Another actor who pops up is the great JK Simmons, who you may know as Jonah in the Spider-Man movies, or as the guy who delivers the best line in Burn After Reading (“Call me... I dunno. When it makes sense.”). His entire role consists of two scenes, one at the beginning and one at the end. It takes longer to read this paragraph about his role than it does to actually watch his scenes. Again, this is revealed to be a studio mandated sequence - Sony asked for another “name” and Turner called in a favor to Simmons, whom he had worked with on a short film. The moral of the story is: JK Simmons is now a “name”, and that’s awesome.

As you might have guessed, the commentary is hardly one of those “We shot this here and everyone was so great and I really like this scene” rambles. Turner and Barrett speak pretty freely, but not to the extent that you feel like they are whining about their misfortunes. They praise those who should be praised, talk about edits, explain why things look less than stellar, etc. If you hated the film, it won’t change your mind, but you can at least take comfort in knowing that the creators aren’t entirely happy with it either. There are also a handful of deleted/alternate scenes, all of which are from the first 20 minutes of the movie and thus don’t help explain any of the more puzzling developments from later in the movie. Barrett provides a 20 minute behind the scenes that’s kind of interesting (it’s just a nearly wordless collection of moments from the set, many of them charmingly mundane like recording room tone), and then another “home movies from set” video, this one by co-star Noel G., round things out.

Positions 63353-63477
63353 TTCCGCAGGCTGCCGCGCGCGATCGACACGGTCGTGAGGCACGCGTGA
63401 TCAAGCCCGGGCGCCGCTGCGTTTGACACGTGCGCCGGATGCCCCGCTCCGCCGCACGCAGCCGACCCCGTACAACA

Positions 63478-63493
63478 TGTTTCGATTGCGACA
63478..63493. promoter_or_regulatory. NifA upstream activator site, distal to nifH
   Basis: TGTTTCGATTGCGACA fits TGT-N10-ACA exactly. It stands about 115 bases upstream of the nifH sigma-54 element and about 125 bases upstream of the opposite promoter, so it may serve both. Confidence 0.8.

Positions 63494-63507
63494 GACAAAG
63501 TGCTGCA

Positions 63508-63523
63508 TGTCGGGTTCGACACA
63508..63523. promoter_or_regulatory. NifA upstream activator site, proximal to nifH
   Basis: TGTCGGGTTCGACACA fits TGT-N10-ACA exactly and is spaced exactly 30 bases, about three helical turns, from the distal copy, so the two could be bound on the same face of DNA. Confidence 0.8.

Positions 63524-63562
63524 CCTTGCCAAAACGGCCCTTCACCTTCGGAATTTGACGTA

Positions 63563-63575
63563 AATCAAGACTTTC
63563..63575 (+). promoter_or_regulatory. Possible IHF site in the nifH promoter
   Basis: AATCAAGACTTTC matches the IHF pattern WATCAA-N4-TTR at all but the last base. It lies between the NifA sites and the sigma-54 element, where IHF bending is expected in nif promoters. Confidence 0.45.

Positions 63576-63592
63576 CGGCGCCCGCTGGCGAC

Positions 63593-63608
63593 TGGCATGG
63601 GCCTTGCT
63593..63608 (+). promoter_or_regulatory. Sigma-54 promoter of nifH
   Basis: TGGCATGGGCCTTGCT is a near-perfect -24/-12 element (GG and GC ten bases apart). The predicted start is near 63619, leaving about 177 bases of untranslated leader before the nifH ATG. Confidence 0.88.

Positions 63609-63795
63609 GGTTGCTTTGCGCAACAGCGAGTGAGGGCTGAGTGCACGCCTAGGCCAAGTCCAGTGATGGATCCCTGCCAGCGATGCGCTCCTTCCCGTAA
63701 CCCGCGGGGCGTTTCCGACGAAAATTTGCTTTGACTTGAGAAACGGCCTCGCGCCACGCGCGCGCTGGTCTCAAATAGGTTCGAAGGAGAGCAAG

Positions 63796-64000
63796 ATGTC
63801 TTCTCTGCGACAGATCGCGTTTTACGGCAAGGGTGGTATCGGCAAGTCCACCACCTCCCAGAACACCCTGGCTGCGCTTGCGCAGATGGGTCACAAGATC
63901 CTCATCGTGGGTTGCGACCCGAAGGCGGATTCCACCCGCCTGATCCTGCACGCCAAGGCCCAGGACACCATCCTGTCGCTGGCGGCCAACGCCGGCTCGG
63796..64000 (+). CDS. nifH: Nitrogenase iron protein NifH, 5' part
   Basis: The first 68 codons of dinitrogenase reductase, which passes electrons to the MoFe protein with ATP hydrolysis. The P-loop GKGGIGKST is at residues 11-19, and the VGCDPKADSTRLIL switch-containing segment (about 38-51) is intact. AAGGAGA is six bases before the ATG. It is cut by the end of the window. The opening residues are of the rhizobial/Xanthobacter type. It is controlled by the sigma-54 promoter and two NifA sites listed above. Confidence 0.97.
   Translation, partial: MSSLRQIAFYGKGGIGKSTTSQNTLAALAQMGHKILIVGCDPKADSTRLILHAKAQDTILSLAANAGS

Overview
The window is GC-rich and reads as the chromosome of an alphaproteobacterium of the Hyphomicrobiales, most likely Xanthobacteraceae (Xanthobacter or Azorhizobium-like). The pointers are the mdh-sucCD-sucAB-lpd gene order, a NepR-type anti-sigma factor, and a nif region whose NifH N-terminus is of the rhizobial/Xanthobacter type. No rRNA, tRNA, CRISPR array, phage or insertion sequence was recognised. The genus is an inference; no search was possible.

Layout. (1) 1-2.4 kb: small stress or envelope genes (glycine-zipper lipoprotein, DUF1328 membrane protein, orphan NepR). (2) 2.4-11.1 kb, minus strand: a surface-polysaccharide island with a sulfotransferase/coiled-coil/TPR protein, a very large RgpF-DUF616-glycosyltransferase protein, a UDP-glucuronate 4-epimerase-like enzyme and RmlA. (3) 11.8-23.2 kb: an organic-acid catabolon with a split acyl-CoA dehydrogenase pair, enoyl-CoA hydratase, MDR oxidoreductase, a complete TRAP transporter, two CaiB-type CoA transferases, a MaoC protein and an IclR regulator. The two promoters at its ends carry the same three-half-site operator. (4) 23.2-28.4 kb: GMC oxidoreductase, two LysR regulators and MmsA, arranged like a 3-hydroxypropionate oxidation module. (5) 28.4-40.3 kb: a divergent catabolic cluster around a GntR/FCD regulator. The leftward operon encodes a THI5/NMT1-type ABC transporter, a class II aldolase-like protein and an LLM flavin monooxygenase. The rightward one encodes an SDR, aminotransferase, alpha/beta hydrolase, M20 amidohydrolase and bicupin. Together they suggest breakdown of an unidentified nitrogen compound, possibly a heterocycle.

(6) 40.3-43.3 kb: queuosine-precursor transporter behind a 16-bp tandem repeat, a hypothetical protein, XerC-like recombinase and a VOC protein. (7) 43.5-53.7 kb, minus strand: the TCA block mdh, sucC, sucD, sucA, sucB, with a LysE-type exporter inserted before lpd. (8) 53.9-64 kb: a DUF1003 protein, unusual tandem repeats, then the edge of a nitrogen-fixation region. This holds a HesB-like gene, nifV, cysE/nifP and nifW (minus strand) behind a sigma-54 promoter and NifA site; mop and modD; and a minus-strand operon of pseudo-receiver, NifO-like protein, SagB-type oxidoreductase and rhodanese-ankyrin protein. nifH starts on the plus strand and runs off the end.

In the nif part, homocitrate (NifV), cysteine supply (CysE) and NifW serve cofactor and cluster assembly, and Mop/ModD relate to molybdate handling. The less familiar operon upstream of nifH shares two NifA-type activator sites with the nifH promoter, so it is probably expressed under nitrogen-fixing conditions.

If you like your horror movies to be fast paced and violent, then steer clear. If you enjoyed Dead Birds, and/or don’t mind being a bit patient, then you should enjoy this. It’s not great... but let’s put it this way: Sony has included the trailers for abysmal stuff like Anaconda 4, Vacancy 2, Screamers 2... etc. Considering the company it’s lumped with, it’s amazing that it’s even watchable, let alone decent.

What say you?

*One of those other movies was a half documentary/half comedy-drama called The Hole Story. It’s a great fucking movie and why it never found wider distribution is beyond me, but you can check it out HERE, and also rent it thru Netflix. Please do so.


Frightmare (1983)